In addition to enhancing their existing capabilities, Disney also created new ones, like the park reservation system, which was implemented in record-breaking time, demonstrating how nimble we can all be when the circumstances demand it.
Earlier this year, Disney also announced that it would add “inclusion” as the fifth key to its guiding principles. “Events in the U.S. forced us to look across our entire business with an updated lens and frankly we have some work to do both on stage and backstage," said Chairman of Disney Parks, Experiences, and Products, Josh D’Amaro in his keynote at the IAAPA virtual education conference.
Here too, technology plays an important part. Thanks to technology, digital content and experiences can be updated faster and more regularly on-site, ensuring they remain relevant and representative for guests. For example, Disney said it would reimagine “Splash Mountain” and replace the controversial “Song of the South” with “The Princess and the Frog.” To make Disney more accessible to everyone, the company is also planning on extending the magic of Disney parks to guests’ homes soon.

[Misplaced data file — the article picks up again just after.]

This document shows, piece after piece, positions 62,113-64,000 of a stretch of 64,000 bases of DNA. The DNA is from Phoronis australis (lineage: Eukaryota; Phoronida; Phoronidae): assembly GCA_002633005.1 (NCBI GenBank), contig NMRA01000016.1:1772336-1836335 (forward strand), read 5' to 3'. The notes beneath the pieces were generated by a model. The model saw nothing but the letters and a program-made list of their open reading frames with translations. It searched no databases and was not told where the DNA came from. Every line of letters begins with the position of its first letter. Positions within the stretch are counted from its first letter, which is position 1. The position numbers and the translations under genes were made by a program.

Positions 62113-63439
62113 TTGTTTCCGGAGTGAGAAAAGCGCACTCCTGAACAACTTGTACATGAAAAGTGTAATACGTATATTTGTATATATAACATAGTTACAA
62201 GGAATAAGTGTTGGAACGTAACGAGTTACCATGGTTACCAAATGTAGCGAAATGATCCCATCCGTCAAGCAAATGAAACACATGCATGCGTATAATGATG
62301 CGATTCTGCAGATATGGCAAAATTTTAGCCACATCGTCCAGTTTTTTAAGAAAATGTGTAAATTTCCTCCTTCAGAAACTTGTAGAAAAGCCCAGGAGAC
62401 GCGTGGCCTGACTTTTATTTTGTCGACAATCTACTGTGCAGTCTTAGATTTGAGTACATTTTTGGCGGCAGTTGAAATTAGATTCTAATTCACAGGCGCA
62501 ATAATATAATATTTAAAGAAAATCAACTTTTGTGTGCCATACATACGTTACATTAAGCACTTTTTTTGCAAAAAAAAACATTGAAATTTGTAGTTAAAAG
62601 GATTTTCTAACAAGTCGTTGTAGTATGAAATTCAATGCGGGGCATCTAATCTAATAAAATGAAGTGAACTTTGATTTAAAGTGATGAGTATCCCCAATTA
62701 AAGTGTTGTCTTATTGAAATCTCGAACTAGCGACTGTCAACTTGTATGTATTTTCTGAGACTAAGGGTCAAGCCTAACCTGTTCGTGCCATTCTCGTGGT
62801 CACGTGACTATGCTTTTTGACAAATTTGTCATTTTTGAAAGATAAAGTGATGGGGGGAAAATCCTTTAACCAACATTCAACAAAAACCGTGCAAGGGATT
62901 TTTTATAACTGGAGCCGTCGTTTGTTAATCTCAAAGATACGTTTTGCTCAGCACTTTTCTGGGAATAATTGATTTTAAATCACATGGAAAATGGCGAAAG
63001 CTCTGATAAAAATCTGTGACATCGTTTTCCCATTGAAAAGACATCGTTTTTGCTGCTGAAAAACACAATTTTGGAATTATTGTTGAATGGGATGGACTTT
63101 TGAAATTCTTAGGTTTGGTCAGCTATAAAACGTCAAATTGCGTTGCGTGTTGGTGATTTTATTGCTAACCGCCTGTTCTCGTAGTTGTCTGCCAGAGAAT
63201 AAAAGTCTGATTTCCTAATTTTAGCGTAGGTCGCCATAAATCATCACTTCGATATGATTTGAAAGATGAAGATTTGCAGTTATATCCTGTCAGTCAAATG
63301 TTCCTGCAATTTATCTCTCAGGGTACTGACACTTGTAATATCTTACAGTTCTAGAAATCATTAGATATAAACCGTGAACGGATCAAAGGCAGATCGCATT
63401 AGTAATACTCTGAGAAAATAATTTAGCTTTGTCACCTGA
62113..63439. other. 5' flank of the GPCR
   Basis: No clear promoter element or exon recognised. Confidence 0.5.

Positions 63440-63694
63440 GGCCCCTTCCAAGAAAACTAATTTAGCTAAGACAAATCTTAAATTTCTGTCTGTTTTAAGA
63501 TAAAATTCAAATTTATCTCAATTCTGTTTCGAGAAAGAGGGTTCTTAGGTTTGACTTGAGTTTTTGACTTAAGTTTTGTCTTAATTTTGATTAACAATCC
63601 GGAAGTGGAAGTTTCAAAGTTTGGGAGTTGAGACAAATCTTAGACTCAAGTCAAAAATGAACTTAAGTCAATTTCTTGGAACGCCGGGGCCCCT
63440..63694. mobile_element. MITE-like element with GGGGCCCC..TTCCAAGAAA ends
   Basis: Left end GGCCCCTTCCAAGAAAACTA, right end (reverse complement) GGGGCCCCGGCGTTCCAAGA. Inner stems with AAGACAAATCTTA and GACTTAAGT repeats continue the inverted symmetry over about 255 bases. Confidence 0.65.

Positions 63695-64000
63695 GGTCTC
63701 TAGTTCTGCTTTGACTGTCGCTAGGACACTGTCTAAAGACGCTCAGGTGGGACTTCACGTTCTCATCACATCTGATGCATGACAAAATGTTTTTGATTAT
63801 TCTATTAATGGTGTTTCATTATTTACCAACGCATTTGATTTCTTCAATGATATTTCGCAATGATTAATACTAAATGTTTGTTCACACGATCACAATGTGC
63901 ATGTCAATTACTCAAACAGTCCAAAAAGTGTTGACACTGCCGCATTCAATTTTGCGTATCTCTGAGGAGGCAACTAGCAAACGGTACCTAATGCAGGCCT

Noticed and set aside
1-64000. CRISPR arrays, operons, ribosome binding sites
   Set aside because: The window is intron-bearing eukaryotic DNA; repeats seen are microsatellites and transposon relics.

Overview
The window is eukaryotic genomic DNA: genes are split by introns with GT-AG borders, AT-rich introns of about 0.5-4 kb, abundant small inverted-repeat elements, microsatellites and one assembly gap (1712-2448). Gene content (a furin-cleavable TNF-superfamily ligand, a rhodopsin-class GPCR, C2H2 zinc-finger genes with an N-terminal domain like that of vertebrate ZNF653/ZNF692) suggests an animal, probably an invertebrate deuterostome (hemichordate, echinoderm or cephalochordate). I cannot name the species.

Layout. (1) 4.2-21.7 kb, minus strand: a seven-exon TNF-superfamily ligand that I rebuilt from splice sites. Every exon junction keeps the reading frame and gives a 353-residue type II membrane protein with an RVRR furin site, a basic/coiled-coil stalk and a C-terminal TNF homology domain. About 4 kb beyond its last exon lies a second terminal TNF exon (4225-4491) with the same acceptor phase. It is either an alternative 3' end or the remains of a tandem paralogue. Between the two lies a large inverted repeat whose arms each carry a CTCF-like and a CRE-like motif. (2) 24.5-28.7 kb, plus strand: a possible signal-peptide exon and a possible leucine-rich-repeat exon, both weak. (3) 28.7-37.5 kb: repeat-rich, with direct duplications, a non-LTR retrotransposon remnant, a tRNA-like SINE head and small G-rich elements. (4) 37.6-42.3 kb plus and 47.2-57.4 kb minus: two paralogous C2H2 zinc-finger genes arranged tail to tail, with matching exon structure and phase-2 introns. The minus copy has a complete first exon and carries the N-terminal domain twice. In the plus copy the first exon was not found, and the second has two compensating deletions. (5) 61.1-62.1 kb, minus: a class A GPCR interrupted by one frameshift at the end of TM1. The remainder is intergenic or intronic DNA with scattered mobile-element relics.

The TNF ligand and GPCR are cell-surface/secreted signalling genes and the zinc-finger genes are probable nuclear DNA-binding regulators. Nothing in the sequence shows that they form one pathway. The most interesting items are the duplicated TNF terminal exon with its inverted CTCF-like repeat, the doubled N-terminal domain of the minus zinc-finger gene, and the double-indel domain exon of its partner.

Josh D’Amaro ended his keynote with a strong call to action. Challenging attractions to do better, he said, “I dare you. I dare you to dream bigger, and differently. I dare you to throw out the dogma that has us sometimes acting incrementally rather than exponentially. I dare you to say what you’ve always wanted to say. I dare you to ask: if we can navigate the challenges of this crisis -- perhaps a little battered, but never beaten -- what else can we do? Can we take what makes us special, reinvent it, and make something entirely new.”
To avoid a jarring experience when converging digital and physical experiences, you need to have a coherent plan in place. Only then will you be able to create a seamless experience for your guests.
Ideally, you want to balance the number of people that visit your attraction (volume) while also improving the amount of money they spend (value). However, these two things should not be achieved at the expense of the guest (visitor experience). If you can get these three things right, you’ll see sustainable growth. This is what ALVA’s Bernard Donoghue calls the “visitor attractions trilemma.”
So, where do you begin? A good starting point is mapping out your guest journey. Start with the pre, during, and post-visit stages before breaking these down into more granular steps (i.e., consider, purchase, arrive, etc.), and don’t forget to include the existing physical and digital touch-points. This is also a good time to explore new ideas.
Here are some features you may want to consider to improve your guest experience: